- Is this fish good for my tap water?


Is this fish good for my tap water?

Author: Yeo-Hoon Bae
Last Updated: Nov 5, 2009

You went to the local fish store. You found couple of fishes you like. You wrote down their common and scientific names. You came back home. You did some homework. You went to some fish profile web sites (if you haven't yet, you know what to do first!) and found out that your the pH requirement for your favorite fish is outside of your tap water.

So what are you going to do?


First thing to realize is that most fishes are surprisingly forgiving when it comes to pH levels. Even though the fish profile sites may say they need acidic water, many people will be able to raise them in water with pH levels as high as 7.6. Yes, even difficult fishes such as Discus can be raised and bred in these pH levels. But pH is not the end of the story. There are several things you should be aware when you are looking at the characteristics of your tap water:

  • pH - Most fishes can handle very wide range of pHs, often much wider than the numbers suggested by fish profile pages. In most cases, you don't need to change it.
  • GH - General Hardness. This is in fact more important than pH. It measures the level of Magnesium and Calcium in water. In most cases, once again, fishes will be able to adapt to wide range of GH levels.
  • KH - Carbonate Hardness. This measures the water buffering ability. Lower level means more likely to experience pH swings. Higher level means more stable pH.

  • One thing to keep in mind is that your tap water is likely to contain more CO2 than your tap water that has been sitting in the bucket over night. Higher concentration of CO2 will cause pH to drop. To measure correct levels of pH, you should collect water from your tap, let it sit over night, then measure it. In most cases, you will see higher pH reading compare to water directly coming from the tap.

    If you have test strips, go and buy a liquid based test kit now! Strip tests are very inaccurate and will often report misleading readings.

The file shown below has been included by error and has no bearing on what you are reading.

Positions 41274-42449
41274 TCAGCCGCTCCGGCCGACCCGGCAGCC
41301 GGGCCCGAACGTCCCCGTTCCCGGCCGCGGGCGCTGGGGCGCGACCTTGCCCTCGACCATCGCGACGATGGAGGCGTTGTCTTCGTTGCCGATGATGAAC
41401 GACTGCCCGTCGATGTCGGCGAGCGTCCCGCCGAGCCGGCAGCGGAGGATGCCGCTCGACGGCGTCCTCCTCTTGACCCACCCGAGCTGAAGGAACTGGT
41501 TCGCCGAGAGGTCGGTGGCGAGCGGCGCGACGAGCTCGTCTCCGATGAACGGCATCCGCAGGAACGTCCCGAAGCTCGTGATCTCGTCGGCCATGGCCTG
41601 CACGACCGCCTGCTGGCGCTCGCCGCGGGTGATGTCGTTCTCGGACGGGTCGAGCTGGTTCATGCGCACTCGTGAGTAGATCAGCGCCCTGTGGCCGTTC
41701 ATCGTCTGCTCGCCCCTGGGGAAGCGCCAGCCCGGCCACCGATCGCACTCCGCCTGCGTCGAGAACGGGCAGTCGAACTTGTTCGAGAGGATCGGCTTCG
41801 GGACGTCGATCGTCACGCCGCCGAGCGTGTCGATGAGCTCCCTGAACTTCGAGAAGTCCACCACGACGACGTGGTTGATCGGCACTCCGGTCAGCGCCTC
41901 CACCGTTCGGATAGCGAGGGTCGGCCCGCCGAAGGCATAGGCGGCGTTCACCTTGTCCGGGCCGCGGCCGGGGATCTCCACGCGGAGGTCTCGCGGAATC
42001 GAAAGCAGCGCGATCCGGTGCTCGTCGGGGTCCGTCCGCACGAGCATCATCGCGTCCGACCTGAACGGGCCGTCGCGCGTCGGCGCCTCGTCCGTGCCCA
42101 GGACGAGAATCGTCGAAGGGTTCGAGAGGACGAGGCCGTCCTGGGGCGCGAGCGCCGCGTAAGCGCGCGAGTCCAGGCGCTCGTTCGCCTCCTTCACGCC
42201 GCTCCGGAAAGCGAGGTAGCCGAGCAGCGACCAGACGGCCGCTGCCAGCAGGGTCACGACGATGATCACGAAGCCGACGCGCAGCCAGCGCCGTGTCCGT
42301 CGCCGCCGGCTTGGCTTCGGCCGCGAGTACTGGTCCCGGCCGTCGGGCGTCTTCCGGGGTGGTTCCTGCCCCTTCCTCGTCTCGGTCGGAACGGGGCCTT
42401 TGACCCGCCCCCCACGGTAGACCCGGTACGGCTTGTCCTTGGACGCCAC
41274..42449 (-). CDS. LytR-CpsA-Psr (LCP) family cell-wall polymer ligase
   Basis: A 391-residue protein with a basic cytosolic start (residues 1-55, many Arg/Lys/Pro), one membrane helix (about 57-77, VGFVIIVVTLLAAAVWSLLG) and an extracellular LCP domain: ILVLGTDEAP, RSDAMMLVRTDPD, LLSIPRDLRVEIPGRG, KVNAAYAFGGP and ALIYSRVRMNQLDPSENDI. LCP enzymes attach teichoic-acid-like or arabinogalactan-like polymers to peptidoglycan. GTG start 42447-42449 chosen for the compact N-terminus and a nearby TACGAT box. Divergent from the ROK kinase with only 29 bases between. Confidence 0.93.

Real life examples

  • Question: My tap water (after letting it sit overnight) says 7.6. GH is 8 and KH is 8. I want to raise German Blue Ram which requires pH between 5 and 7 according to my favorite website. What do I do?
  • Answer: Nothing. When you purchase your Ram, make sure you take time to acclimatise them slowly. i.e. Take a bucket, empty your bag of Rams into it. Then over few hours, slowly add your tank water into the bucket. When you roughly doubled the volume of water, you are ready to catch your Rams and add them to your tank. (Using quarantine tank is highly advised!)

  • Question: My tap water (after overnight) says 6.2. GH is 1 and KH is 2. I like African drift lake ciclids but I have been told they need really hard water with high pH. What do I do?
  • Answer: In this case, you will likely to need to adjust your water chemistry. There are several ways to raise the hardness of your water. Common approach is to get a bag of crushed corals and add them into your filter. Also use them as your substrates. You can add rocks that increases water hardness. Limestones and Texas holey rocks will do this for you. Lastly, you can add baking soda and epson salt. Amount will depend on how soft your water is.

  • Question: My tap water is 8.0, GH is 20 and KH is 25. I want to breed Discus. I think this water is too hard. What do I do?

  • Answer: Your water is really good for African drift lake cichilds! Some people will kill for that water! One of the sensible things you can do in this hobby is to choose species that will thrive in your native water condition. Chaning water chemistry is always tricky and keeping them stable once changed is even trickier. Look into Lake Malawi or Tanganyikan species. If you don't like them then you will have to lower your water hardness. One of the most common approach is to use peat moss. You can get a big bag of sphagnum moss from your Home Depot or Lowes store. These peat will soften your water. If it softens enough, pH will also drop. The other approach is to add RO (Reverse Osmosis) water but this is an expensive solution that only few serious hobbyists should look into.

  • Summary

    It is often best to not mess with your water chemistry. Most species will be able to adapt to your water unless they are extreme at extreme levels. If your KH is too low, you are risking a big pH swing which is not a good thing so in that case, it might be wise to add some crushed corals in your filter. One of the key things to realize is that most species can tolerate some pH swing. If you can keep your general hardness level consistent, you are going to be ok.

    You can further discuss or leave suggestions in this forum.

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